Thank you to everyone who participated in our 2021 Backyard Compost Bin Give Away. We were thrilled to get 300 additional Teton Valley families composting. Read on for useful resources.

TVCR has been thrilled to get so many families started on their composting journey through grants we have won from the Idaho Department of Environmental Quality and the Community Foundation of Teton Valley. Often it just takes a little nudge to try backyard composting. Once they start, most people never go back to throwing food waste in the trash. Did you know that food waste sent to the landfill doesn’t decompose to fertile soil?  Instead it decomposes in an anaerobic environment releasing the potent greenhouse gas methane which is a huge contributor to climate change. Food waste can so easily be made into fertile soil right where we create it in our homes and yards.  Please learn more about composting on our site and the many great online resources available. There is a method for everyone – even apartment dwellers. Here’s a great video showing 6 compost options.

Here’s a short (4 min) video on how to set up your TVCR bin and the basics of composting.   If you didn’t gt a bin from us, they are very easy to build with either a 6 foot length of hardware cloth and some twist ties or 4 pallets (often available free at local businesses).  Start composting today!

Here are some useful resources you can print on how & what to compost & how to avoid attracting critters:

Compost starter guide (2 pages)

Composting in Bear Country, TVCR

Organic Waste Recovery or Turning Your Old Banana Peels in Something Amazing

According to the US Environmental Protection Agency, about 38 percent of municipal solid waste in the United States consists of food waste, yard waste, and wood waste. All of these materials are organic and could be spared from the landfill through source reduction, redistribution, reuse, and composting. Do you want to cut your organic waste and your waste disposal bills? Good. Check out these helpful tips.

Would you like a free backyard compost bin? We’re giving away 500 bins in 2021. CLICK HERE to get your FREE BIN. We’ll also give you helpful tips and ideas on how to reduce food waste.

Sort Wood Waste

Teton County wants your wood waste. Clean, untreated wood is chipped and used in the county’s composting operation, which transforms approximately 70 tons of dead livestock and waste from meat processing facilities into soil a year. The biggest challenge is getting enough wood chips to use in the operation. Please bring your brush and clean, untreated wood to the sorted piles at the Transfer Station to continue making this program a success.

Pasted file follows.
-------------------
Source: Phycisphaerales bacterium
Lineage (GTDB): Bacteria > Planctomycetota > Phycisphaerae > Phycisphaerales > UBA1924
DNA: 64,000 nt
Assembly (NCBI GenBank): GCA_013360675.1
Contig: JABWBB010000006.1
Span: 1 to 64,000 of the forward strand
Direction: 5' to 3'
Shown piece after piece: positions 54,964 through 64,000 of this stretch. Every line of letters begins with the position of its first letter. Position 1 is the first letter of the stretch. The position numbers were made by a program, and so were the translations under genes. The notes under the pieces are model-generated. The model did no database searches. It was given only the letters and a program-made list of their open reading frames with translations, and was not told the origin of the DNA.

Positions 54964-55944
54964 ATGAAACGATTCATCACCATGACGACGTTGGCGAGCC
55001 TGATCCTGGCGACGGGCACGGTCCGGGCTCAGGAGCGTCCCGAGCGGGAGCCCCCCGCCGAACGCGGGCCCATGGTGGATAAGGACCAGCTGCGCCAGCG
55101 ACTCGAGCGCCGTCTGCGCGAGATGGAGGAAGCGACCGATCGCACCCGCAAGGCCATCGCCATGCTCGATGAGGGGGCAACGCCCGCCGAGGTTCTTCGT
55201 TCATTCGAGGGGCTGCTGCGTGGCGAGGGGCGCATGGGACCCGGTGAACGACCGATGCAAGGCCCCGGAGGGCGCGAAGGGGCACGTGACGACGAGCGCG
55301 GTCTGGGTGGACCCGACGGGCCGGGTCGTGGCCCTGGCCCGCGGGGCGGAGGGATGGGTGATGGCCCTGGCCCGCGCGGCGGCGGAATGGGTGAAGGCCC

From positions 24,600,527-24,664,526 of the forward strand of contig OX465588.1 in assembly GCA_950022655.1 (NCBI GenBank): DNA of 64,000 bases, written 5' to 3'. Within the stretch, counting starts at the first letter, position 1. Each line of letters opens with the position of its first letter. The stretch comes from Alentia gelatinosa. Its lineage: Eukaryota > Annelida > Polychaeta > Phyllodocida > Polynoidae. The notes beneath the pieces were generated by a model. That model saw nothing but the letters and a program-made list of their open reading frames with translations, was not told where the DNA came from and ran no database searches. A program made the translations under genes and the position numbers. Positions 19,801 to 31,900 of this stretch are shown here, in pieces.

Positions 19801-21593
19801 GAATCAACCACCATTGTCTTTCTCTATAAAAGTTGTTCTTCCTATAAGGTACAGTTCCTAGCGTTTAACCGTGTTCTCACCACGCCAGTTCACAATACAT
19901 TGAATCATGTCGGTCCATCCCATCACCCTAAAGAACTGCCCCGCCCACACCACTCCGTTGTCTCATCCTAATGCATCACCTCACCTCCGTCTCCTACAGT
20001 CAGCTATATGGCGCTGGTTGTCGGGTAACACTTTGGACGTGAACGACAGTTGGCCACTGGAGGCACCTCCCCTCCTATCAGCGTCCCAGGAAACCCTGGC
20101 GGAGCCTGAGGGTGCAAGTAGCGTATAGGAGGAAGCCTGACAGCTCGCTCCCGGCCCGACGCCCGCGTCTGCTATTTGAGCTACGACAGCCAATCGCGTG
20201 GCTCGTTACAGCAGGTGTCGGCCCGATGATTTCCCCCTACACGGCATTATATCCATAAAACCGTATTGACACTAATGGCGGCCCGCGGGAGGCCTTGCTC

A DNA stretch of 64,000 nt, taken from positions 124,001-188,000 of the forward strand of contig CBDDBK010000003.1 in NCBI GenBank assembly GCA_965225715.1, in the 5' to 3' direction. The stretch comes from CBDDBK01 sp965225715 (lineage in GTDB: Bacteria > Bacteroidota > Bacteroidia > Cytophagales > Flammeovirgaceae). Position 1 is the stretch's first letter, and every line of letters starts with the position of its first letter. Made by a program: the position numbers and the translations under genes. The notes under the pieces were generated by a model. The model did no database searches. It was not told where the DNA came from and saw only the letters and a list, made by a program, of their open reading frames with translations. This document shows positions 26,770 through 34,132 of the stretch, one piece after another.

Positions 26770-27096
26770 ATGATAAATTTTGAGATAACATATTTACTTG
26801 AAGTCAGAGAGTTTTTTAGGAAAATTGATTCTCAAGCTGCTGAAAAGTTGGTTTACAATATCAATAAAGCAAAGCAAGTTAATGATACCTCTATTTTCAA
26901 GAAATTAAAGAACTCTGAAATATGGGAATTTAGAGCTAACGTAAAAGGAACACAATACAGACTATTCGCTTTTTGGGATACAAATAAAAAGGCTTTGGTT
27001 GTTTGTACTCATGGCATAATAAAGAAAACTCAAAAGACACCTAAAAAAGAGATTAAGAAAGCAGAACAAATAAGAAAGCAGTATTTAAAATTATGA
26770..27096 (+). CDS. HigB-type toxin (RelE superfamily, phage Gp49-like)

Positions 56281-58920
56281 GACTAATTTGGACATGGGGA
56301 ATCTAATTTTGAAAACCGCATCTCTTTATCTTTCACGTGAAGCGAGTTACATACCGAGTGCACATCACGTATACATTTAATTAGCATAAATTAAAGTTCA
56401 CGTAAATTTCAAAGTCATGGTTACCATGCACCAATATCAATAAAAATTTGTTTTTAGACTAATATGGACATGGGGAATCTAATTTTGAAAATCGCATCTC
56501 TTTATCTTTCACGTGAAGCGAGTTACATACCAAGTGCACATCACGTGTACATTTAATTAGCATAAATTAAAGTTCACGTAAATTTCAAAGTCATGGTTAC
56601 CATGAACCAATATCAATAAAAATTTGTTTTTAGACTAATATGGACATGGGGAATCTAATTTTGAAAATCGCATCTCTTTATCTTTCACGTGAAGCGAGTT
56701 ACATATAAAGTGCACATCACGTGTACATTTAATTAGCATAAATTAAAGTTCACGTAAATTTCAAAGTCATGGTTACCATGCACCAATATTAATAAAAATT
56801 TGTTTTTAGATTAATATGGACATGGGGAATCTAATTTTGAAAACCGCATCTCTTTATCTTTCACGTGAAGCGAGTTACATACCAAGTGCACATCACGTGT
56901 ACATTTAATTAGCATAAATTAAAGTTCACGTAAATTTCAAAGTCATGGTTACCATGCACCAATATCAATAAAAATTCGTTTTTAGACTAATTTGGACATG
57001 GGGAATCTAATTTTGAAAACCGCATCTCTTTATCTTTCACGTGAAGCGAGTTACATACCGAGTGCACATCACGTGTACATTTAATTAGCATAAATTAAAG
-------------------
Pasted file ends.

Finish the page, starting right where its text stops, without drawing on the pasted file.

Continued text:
Sorted waste only costs $15/ton at the Transfer Station compared to $210/ton for unsorted waste, so it really pays to separate your yard waste, scrap wood, scrap metal, noxious weeds, recycling and much more. Wood and yard waste is chipped and used in the County’s animal carcass composting program.

It is illegal to burn treated wood products in Idaho.

 

Teton Valley Community Recycling and RAD are happy to help you reduce construction waste. The easiest method is to SORT and separate your construction materials rather than mixing them all in one dumpster.  Sorted items delivered to the Transfer Station and put in the appropriate piles (scrap wood, scrap metal, yard waste, inert construction material) incur a cost of $15/ton as opposed to the unsorted waste fee of $210/ton – more than a 10 fold difference. It really pays to sort. Watch a short video on how to do it and download the list of Sorted Construction Materials.

Scrap wood and construction materials from the C&D pit can be salvaged every Friday for a $10 fee. Scrap metal is sold at the market rate and can also be salvaged on Fridays. Download the Salvage Permit here and pay at the Transfer Station Scale House.

Compost Yard Waste

Yard waste is easy to compost at home. Mulching mowers are the easiest way to reuse grass clippings. However, a simple compost bin made of wood pallets can divert and compost organic waste from your yard and garden with minimal maintenance.

Brush can be sorted and disposed of at the Transfer Station, where it will be chipped and reused. Yard waste and manure can also be sorted and disposed of at the Transfer Station where it is composted.

Noxious weeds can be delivered to a separate “Hot Compost” pile which thoroughly cooks all of the weed seeds.

Reduce, Redistribute, and Compost Food Waste

We are not able to compost at the county level yet. However, TVCR encourages residents to compost their own food waste.

 

compostingclass1Reduce food waste at the source by sticking to foods you know and love, choosing smaller portion sizes or using smaller serving plates, storing food properly, and considering secondary uses for leftovers.

 

Feed hungry people by donating excess food to the Teton Valley Food Pantry. Feed livestock by partnering with TVCR to connect food waste producers with local farmers. This is most appropriate for restaurants and industrial kitchens, but households could also partner with neighbors who have chickens or hogs.